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· January 17, 2013

Insider: Congressional Republicans think they can do this for “the next decade”

Redistricting woes not just an Ohio problem

Stan Collender is a Roll Call columnist and longtime Washington insider in the public and private sector. In a blog post, Collender tells us this about GOP threats to hold America hostage via the debt ceiling:
But it would be wrong to dismiss it out of hand. From the conversations I’ve had with Republicans House members and staff since the 2012 election, the threats, are real and make a great deal of political sense no matter how obnoxious and damaging it otherwise would be. The key is the new House GOP politics of this decade. I’ve repeatedly been told that, with redistricting in place, House Republicans are relatively certain they’ll be able to maintain the majority at least through the end of this decade if they continue to appeal to the GOP base in their congressional districts.
We’ve discussed the problem with gerrymandering in Ohio. ThinkProgress has a piece out today chronicling a Republican State Leadership Committee report “boasting that the only reason the GOP controls the House of Representatives is because they gerrymandered congressional districts in blue states.” From ThinkProgress:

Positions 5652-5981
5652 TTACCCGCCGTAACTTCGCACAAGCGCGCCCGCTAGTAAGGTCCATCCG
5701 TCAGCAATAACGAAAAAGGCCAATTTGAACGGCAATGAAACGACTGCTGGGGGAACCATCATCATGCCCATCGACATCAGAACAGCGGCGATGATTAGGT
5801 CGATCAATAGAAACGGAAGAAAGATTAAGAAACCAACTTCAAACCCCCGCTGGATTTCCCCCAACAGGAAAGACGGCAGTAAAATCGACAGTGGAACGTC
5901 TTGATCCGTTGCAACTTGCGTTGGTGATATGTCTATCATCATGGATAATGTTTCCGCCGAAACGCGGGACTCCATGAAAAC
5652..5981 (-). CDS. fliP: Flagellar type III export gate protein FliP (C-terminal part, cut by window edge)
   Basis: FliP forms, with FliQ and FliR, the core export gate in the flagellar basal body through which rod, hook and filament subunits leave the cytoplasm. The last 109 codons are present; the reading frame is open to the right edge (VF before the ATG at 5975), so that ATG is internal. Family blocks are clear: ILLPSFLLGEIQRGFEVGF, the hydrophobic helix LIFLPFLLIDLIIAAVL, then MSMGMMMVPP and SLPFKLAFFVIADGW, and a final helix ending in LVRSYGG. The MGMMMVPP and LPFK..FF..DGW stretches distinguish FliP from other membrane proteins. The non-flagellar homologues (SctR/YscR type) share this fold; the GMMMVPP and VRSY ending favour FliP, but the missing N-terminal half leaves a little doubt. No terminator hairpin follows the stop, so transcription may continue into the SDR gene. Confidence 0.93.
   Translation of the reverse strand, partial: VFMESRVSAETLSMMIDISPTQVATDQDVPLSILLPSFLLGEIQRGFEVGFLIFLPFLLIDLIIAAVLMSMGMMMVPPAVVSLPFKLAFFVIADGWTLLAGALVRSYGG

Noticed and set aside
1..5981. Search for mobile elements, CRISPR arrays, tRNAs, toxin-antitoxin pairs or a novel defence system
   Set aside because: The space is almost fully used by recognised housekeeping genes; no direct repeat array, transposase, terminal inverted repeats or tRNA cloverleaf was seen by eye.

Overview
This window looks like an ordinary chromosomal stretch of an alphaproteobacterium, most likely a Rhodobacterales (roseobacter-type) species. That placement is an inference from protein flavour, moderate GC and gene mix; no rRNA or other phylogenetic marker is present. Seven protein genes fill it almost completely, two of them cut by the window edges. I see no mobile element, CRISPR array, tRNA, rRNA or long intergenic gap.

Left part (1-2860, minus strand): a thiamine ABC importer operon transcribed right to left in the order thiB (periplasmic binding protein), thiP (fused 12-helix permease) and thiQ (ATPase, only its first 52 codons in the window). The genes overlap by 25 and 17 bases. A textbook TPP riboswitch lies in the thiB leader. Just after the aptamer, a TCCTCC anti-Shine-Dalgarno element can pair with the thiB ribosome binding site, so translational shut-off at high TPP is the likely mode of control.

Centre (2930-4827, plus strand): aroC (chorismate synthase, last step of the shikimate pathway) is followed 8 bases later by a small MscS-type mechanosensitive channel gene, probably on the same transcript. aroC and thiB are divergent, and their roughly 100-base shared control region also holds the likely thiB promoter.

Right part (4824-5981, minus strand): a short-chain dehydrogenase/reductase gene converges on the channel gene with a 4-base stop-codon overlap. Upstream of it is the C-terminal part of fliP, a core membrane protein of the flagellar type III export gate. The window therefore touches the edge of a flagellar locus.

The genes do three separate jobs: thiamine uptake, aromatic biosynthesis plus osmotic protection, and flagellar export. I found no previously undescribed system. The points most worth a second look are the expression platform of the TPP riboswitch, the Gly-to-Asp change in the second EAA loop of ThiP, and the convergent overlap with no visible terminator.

The RSLC’s admission came in a shockingly candid report entitled, “How a Strategy of Targeting State Legislative Races in 2010 Led to a Republican U.S. House Majority in 2013?. It details how the group spent $30 million in the 2010 election cycle to sweep up low-cost state legislature races in blue states like Michigan, Ohio, Pennsylvania, and Wisconsin. Their efforts were so successful, in fact, that Republicans went from controlling both legislative chambers in 14 states before Election Day to 25 states afterward. In turn, the new Republican majorities would be tasked with redrawing congressional districts for the 2012 election. “The rationale was straightforward,” the report reads. “Controlling the redistricting process in these states would have the greatest impact on determining how both state legislative and congressional district boundaries would be drawn.”
A question for Democrats and fair-minded moderates and Republicans: Are you willing to put up with this for a decade? A question just for the GOP: Has the party of TR, Ike and Regan really succumbed to the ‘burn the village to save it’ philosophy?  

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